The Courier News from Blytheville, Arkansas on June 13, 1944 · Page 4
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The Courier News from Blytheville, Arkansas · Page 4

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Tuesday, June 13, 1944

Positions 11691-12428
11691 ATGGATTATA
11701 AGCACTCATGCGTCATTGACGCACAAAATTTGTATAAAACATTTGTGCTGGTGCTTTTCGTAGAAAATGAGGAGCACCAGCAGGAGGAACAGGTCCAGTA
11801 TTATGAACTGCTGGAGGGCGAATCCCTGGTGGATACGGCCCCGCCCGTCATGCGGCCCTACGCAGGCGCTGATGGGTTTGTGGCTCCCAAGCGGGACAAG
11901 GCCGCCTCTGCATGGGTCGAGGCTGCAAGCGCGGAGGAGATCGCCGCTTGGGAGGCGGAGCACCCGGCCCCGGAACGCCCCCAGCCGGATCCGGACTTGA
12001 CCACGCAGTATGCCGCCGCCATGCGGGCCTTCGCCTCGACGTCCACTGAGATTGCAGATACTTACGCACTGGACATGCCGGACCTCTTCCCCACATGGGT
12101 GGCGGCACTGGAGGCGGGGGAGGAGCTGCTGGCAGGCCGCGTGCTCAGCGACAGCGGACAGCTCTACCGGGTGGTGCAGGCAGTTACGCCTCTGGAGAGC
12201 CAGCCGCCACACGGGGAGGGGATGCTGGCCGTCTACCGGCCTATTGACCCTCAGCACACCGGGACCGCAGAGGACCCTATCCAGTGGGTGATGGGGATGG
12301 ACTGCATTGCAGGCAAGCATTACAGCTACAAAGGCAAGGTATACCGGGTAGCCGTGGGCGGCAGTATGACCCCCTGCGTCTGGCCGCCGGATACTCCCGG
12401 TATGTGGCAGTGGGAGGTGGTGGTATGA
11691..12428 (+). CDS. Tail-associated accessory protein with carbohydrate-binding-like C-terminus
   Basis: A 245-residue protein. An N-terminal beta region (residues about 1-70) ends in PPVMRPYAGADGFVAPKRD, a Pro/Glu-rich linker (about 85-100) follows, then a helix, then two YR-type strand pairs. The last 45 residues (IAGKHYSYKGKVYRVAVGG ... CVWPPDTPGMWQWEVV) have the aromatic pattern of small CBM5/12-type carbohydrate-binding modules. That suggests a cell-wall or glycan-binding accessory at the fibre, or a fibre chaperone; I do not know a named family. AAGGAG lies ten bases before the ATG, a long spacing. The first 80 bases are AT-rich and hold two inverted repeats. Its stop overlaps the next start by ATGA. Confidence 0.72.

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PAGE'FOUR BLYTHEVILLE,' (ARK.)" COURIER NEWS TUESDAY, JUNE 13, 1944 TTHEVILLKOOUBIEB K1S8 2KB OOORnBTNZWI OO. a W. HAINMS, PublliiMr BAliOEL P. MORRIS, Wltor JAMB A. OATENB. AdrertHJM . Doto NkUoul AdT«rilMD| Wdlac* Winner Oov Mtw York, OblMfq, Dfr- tntt, AtlMU. MtmphU. _ fiery altenso® Except Entered u Mcond elus matter tt the port- ofllee *t BtytbevUle, Arkaniu, under act oi Ooi- October I, 1811. - Serred by tta Onlt*d - SUBSCRIPTION HATEB By cutler In th« city of Blyttevllle, M« p«r vcek. or 8Sc per month. . •By mall, within a radius of 40 mile*, M.OO per jear,"42.00 for six month:, 11.00 for trm« moithi; ^ mill oulalde 60 mile tone 110.00 per rear payable In advance. : i Home-Front Heroes '• There has been much talk of wartime strikes and strikers, of swollen war profits and inferior materials, of Ipafing and labor; hoarding and general inefficiency. They're deplorable and should be talked about and acted upon, ^ of^course. But let's talk today about ', the, industries that pitched in and have i kept-on pitching, and about the work} era who stayed on the job.'Without the • jpb they have done, there would be no 1 beachheads in France today. 1 ^iThe great problem of invasion was ] su'pply.' The requisition, procurement 1 affd transportation of this materiel was i a ! miracle of long-range military plan! nmg that staggers civilian imagination. I Iirthc space of two years the invasion | of western Europe grew from a rough ; plan to a mighty arsenal of assault, ! complete fiom battleships and bombers ; tb'buttons and shoelaces. And during i all,that time we were fighting in the ' Eacific and Africa and Italy, maintain; nig 'strong bases throughout the world, , awTsupplyiiig our allies. > tr.The invasion required 700,000 dif\ ferent items, and many of these items had-to be supplied in numbers totaling millions, Ten tons of equipment were needed to get:; each man across the channel into France. And he needs GO pounds of supplies a clay, now that he is there. .With"fpw.exceptions this equipment antKtif<rship,s that carried it were nro- duc4d by''Ameiican industry. No pro>• duction job in history .can compare with it. And the quality of production was as 'imyn'cs-Mve; as % thejnagmUide. To do all 4 this taxed'the;bestvskills;of invention,-' oignnizntion and manufacturing efficiency, that the country could mus- ter^lijikewise'tax'ed the strength and • spirit-o£ the country's workers. In the , main, both challenges were met splendidly. -The exceptions were few. And though some of them were shameful, - Others were the fault of neither man' agefnent nor labor. !0nc figure probably tells the story manufacture. Of course, there was prac- tion Board stales that arms production efficiency has increased 600 per cent •• since our industry converted lo war \, as _well as anything. The War Produc- tically no efficiency lo begin with. But the fact that in two years we have reached and outstripped the Nazis' deCade of guns-nol-butler production can be a source of pride to all American workers and managements. ,'It must be said again that this is no,lime lo rest on the oars. Our fighting soldiers and sailors will need more and more of this supply. Supply and tianspoitation, good military minds suggest, may be the deciding factor. We've all got lo keep oh pitching. Thro'the Perilous Fight. .' Tlic most thrilling of many thrilling D-Day sights, said an Army photo re- connais.saiicc pilot, was an American flag flying over a French town soon after the first landings. It is good to be.thrilled by the sight of the flag. Too often, in too many years, we are not. Flag Day passes unnoticed. This year it should not. It doesn't take a vivid imagination to feel the thrill of the sight of the American flag has already brought to many European hearts in this year of 1944, and will bring to many more as town after town, French, Italian and others, arc liberated. American men, circling the globe, are fighting round their flag as they have through every war in our history. It (|uickens their pulses, as it always lias. Hut now, and in the future, it will quicken the pulse of others to whom it is strange but welcome. As it replaces llio swastika or the rising sun, it will herald to millions the return of their own flag, and freedom. SIDE GLANCES by Galbralth The Fuse Is Lit/and He Can't Let.Go Reproduction In tlilo column ol editorials Irom other newjpnpere doet nol oeccfMrlljr mean endorsement but U an acknowlediment o( In- leicjl In th» nbjtoti dlKtusti. American Ideals Upheld Beginning with TVA, Federal uollllcinns have Tor more than n decade been seeking to socialize Die cleclrlc ivjwcr itulustry. They have spent hundreds of nillllon.'. o[ dollars of tax money lo build hydro-electric plants anil trans mission lines largely to duplicate servjccs rendered by private companies and force such companies out of business. They have financed local communities to use power from government projects. They have left no stone 'unturned to establish Inx-cxcmni government, monopolies not subject to local asd state regulation and taxation. That the people nt last sec danger in government monopolies was shown^in Madison, Wisconsin. In April, when by a vole of 12,940 to 6,055, they turned thumbs down on a proposal (or D city to buy the local gas and electric company. Their action - was particularly significant in view of the fact thai Madison is the "capital" and birthplace of Ihc "progressive" • movement. Madison lias been continuously n "progressive" stronghold, and on general principles the last city In America.; In which opponents ol public ownership mlghtvbe expected to be victorious. Sensational publicity was used to line up union labor for the socialistic program. But the people said no. Workmen nil over the United Slates at last see where state socialism leads, namely, lo the death of private enterprise, which means the death of free lalior, for when government controls labor U controls Its freedom ot action. The vole In Madison was against government monopoly—officialism supreme. —THE RAILROAD JOURNAL. "I enjoyed your home-made pit and coffee, Mrs. Jones, but I still can't guarantee to gel your laundry back in ••,.. .. ;. . two weeks!" ....._.......—.<*.-...— •THIS CURIOUS WORLD By William Ferguson SO THEY SAY \Vc will help rc : cducate Nazi Germany only by bulWIng up a reasonable world In which it Car 0 have.,9. reasonable part—Dr. Alexander Meikcljohiiyof the American Association of Adult Education, What Hillcr nnd his criminal clique have dreaded most lias happened. Germany is forced lo cnrry on Die war on two fronts. — Soviet Ain- bassudor Andrei A. Oromyko. • • • Properly lo represent the people one must represent them on the highest level to which they can rise instead ol descending lo the lowest level which the happenings or nic moment may record.— President Nicholas Murray Butler of Columbia U. • V » . Put the Germans on some ground and let him slay there )ong enough and 11 takes a 1)11 of doing to get lilm off— it takes a bit of doing. —Gen. Sir Bernard L. Montgomery. WWW Above and beyond the expedients of military and political arrangements for policing a ells- orderly world, we must place our ultimate reliance upon our capacity to leach men the truth and their willingness to seek truth wlicvcr the search may lead.— Chief Justice Harlan P. Stone. IS ONLY A MAM-MADE srAA/PARD USUALIYAN AVERAGE OVER 'ARBITRARY SEVERAL HUNDRED INDIVIDUALS A\AY HATCH OUT FROM OAte Be carcfnl with fire. , Ittlt. SEA Service, Inc. A Novel By KETTI-FRiNGS In Hollywood Dy KKSKINK JOHNSON NKA Stuff Correspondent Everybody talk.s about the \vcath- r hut nobody docs anything about .—except Jack Ijnnnau and sim- arly gifted gents. Lannan lias been manufacturing vcather to order (or the movies or the last 13 years—snowstorms. iniudcr, nice tidal waves, ain, lightning, hail, sleet, ind all on cue. In fact, Jack once did r-imcthiug Mama Nature has never been able o do. He got a snowstorm mixed ip with some green grass, yellow rcscs and summer breezes, it was Til a horrible mistake. Jack's lace was red for days. fog— lioor. For.a mhnile I ttiought maybe he had • gone crazy. Then I checked. It seems we a snow scene on Ihe tvvq weeks . previously, used corn flakes for had filmer same stage We had snow and someone had forgotten to sweep of the calwalks above the set. They were flakes. Well, Ihc wind machines these corn flakes started flying all over Hitchcock's nice garden." covered with corn 'when we turned on MAKES KATN iVIISS ACTORS At the moment Jack Lannan — wns working director Alfred Hitchcock on the picture. 'SUFlcion'. Gary Granl and Joon Fontaine were going to piny a love scene in a garden. Hitch ordered summer breezes. I set up my wind machines on the set. turned them on as Gary and Joan went into a clinch. And what do you think happened? It started lo snow; "Hitch didn't sny a word. HP walked off the set. went Into his dressing room and slammed the I'lnky Jfnrrlsoii \vn« one of tliom: ilio ivnN Httrc lie M'tirt nol Kolor; *o illr. lit" \VHN K<» yomiK null thcrr tiim llnrllin null clu- Tmliy Unit wmilil 1)1. burn IIHJ- iSnr lion- :iiul, liMfilfK, lie Imilu'l liri'H mil II,rr,- loui; 1'umiKll I" Ivurii lu l,f :ifrm»l. Mm to|> or Hie fo\hole I-T.-II aflrr he Imd Ijceu >vjirncil nut to .... t- * * II T was the heat thai woke him, • the red-hoi arms of Ihe sun reaching finally into the foxhole. Another soldier, a stranger, sat opposite him. But no Steve. Maybe Steve had gone lo get "help. •Ho asked the soldier. The soldier nodded. "I hope he'll hurry. We'll cook if we stay here loo long . . . you luiow that, don't you?" Again the soldier nodded. '"What'sa matler ... get you bad?" Then Pinky saw the man's legs, saw how silly his question had been. "Don't talk it you don't want to. I'm sorry." He studied the man a moment . . . not a man, really; a boy, too, like him. Yet Ihe suffering in his face, and more the odd way he looked at Pinky; there was something strange about him. Shock, maybe, Pinky figured. Pinky sighed. "I'm burning up, aren't you?" The soldier handed him a water canteen. Pinky drank and dabbed some of the water on his forehead. Then he lay quiet for a long while, thinking, Ihink- ing . . . for, as he said, suddenly, "You know . . . it's funny when they're rushing you around, it's all right . . . it's lying and wailing like Ihis gets you to thinking. Look, how prclty it is up there . . . all those pretty little clouds . . ." His voice died away, but the words went on inside him "And here we arc down here beatin 1 the hell out ot each olher.' He remembered the murder o the night. He lived it througl again. - The sun began to bring more than heat 1 now. It brought 1 smells. The smell of oil burning somewhere and of steel smoldering. And of bodies and blood. . "What's the answer?" Pinky! long moment. "Yenh, ]ust like wondered. "Hey, you . . ." he anybody's house anywhere ... and spoke aloud now to the olhcr sol- you could walk right up to the (tier. "You ever thought of thai? I door and ring the bell and say, "Corporal Harrison . . ." Tlic corpsman stood before Pinky no\v. "You two may as well iloT ; ''e In get along . .. you're faking a journey together." he's listed on thr RKO studio payroll as a special effects man—is nanufactuiiiig rain and fog for . I'm not chicken . . . I'm not afraid j 'God, I want to talk to you.' A guy Boarding House with Major Hoople Out Our Way HOW O'VOU VWV.1 I \\JAS HIO1KV3 OUT WeRE.TvMIGGS? VOpMOST 6E HM-P Vl;>UrJp.'-~ 15 IWCLE BLJLSV STILL 6PtmeRW& BECAUSE D VOU HAD CCME FOONiD COWIC PAGE DOT HERB THIS ACCRUING; COME ON IS5 AMD FACE THE HAIRBRUSH, THE MfvSOR. (S AS MAD AS By J. R. Williams / 1 CAW'T SEE WHY THEY \ / COM'T TR,\IM -IHE-SE GUYS 1 I TO KM1T ER SEW ER CO J \ SOMETHIW* FER THEIR \ ) COUMTRV, STIO O' JUST,) \THERE.' J~ t ifefO? c THE. OLD FOOT . AMD HORSE FEUt? Si^wPlSail (he new Gary Grant picture "None But the Lonely Heart.' 1 The action lakes plnce in London. Jack has the set fixed up will) such an intricate system of overhead sprinklers that Grant can be standing In a downpour nnd not even Ret wet. "Just a trick." lie said, "lo keep the stars from getting pneumonia. We turn on the rain between the camera and Grant, it looks like he's standing in the rain but he isn't, DEMANDS IJKAI. ItAINSl'OUTS He was also proud of several rainspouti on the set.. The water was gushing out of them very | realistically, "llnvcirt you ever loliccd a r.iiusimul in a film ;ccne?" Jack asked. "Up until now .hcse blankrly blank set builders never built a real one. I'd sre a rain scene on the screen and hide my face in shame. They were just wcddon dummies. Water never came out of them. On this picture I made 'cm put in rcai rainsirouts. And then I put a tank of water at the top ol each one. When I turn on my rain I turn on my •ntnspouts. too.'' I^annan Kot an order to" hailstones the si?f of hen's eggs for the picture "All That Money Can liny." For a while he didn't know just what to do. "We had always used mothballs," he said. "I tlvnieht of ping pong balls but I couldn't figure out a way to eliminate the banner. Then I thought of tlic-se round alter dinner mints. That did it. I \vcul lo a candy company and ordered 5000 pounds of after dinner minis the size of hen's ocgs. It was a beautiful hailstorm." lo kill . . . but don't you ever wonder, looking at those clouds up there, what's God think about all this . . . what's He doing aU this lime? That's wiiat I keep asking myself! Back home, right now . . . Sunday . . . church lime, I guess. My Martha in there praying: 'Please, God, don't let my Pinky get killed . . . please, God, let us win.' Know what I mean? No sense to it. 'Cause on the oilier side they're praying the same tiling. Know what I mean?" Hc'ri seen the look in the othci men's eyes . . . they thought he was a goof. Pinky, they thought , . . the dope witii Ihe harmonica . . . thinks it's all a great big lovely game. They were wrong He'd thought about it; he knew what it was. But it had seemed best to pretend thai it was a grca big lovely game. Only now . . now ho couldn't pretend any more The hot sun and the dvdlnes . throughout his body . . . and th : blood on his fingers when he pu : his hand up to his head. "What's He thinking about u there?" It kept running throng his mind. "Why docs He let it g on like this? Why don't He do something?" Suddenly he sat up. "I wish I could speak to Him . . . close, I ou could talk to ... easy and ice. .hist say, 'Sit down, God, t's talk about this.'" Then he laid back again, said uiclly, "I guess you think I'm razy, don't you?" * * *= ~VNE loses track of time. It •J seemed hours before a figure inally moved toward them, sprang ,own inlo the foxhole. "I thought I heard you two ivcr here." ' Pinky forced his eyes open 'About lime you came." It was odd the coipsman's uniform jnsfead of the usual khaki color seemed all while. Or maybe In wasn't seeing very well. Sure lying here in the sun like this. T'he corpsman reached insid' Pinky's shirt for his dog tag. "Corp. Thomas Harrison, No G3-478," Pinky murmured aloui "Where's your stretcher?" "We'll get one if you need it." "That guy needs one. Leg gone." The corpsman nodded. "He'll bo all right—" and turned to the other. "Your name, please?" Still the soldier didn't answer- drawing back against the embnnk- imcnt, lenso, silent. You won't gel much out of lim," P'liky said. "Shock, prob- • 13iar.il has about 500 domestic establishment for the manufacture of medicines. ink's eyes. "My God, watch out or him!" Pinky shouted. Undisturbed, the corpsman con- nucd quietly to the soldier, lean- ig closer lo him: "May I have our name, please?" "You fool! He may have a j ooby trap on him!" r .Ti\e German gazed steadily at lie corpsman: "Kion Schumacker," ie said quietly. "Holy cow, and me lying here vith him all (his lime!" Pinky mul- ered,'angrily. "Damn right he'll be a prisoner. My prisoner, sec, mine. You put it down . . . Pinky larrison's. Sly mult, silling there pretending he couldn't talk." "Corporal Harrison . , ." The corpsman slood before Pinky now. 'You two may as well decide to get along . . . you're taking a journey together." "I'm not going any place witli that guy. Call the captain." It was as though Pinky hadn't snoken. The corpsman climbed up out of the foxhole. "Follow me," ho said, and moved off. The two soldiers looked at each oilier. "Maybe I'm going craiy," Pinky thought. "Or he is." Pinky lapped his head, said aloud, " 'Follow me,' he says." Again the voice came to them. "Hurry up." " 'Hurry up, 1 lie says." Only Ihe German didn't seem disturbed. "Shall we try?" he asked. •ibly." You cnn speak to me, soldier," the covpsman urged very gently. The young man did have a voice after all; he spoke pleadingly to the corpsman: "Please, sir ... kill me, please . . . but don't take me pvisonerl" mean ... not just praying. I'd tell Him a tiling or two. I'd tell Him!" He wasn't aware of it, but he was shrieking. He knew something must be wrong, though, because Ihc olher soldier reached out, put his hand on his arm, firmly, as though trying to quiet him. "What's the mailer? Don't you think I could? I'd tell Him. I'd walk right up lo His front porch and—" He laid back against the sand, laughing. "That's funny — front porch. Bui maybe il is like that - . Home-like and nice. Know what sand from his sleeve. I mean?" lie thought about it a| A hated emblem blazed before 'What the Pinky sat up (iiiickly. "' hell's he talking about?" The corpsman regarded the other soldier calmly: "Nobody's taking you prisoner." "No?" And now the soldier moved, brushing the dust and Slowly the German moved and slood up. Standing on legs that L a moment before had been ... ^ Pinky wondered. Could it be that— The German was reaching a hand lo him. "You go first," Pinky said. Pinky crawled up out of the foxhole, keeping a safe distance behind the German. A machine gun spat at them, kicking up the sand around them. A few feet away, the corpsman was waiting. (To Be Continued)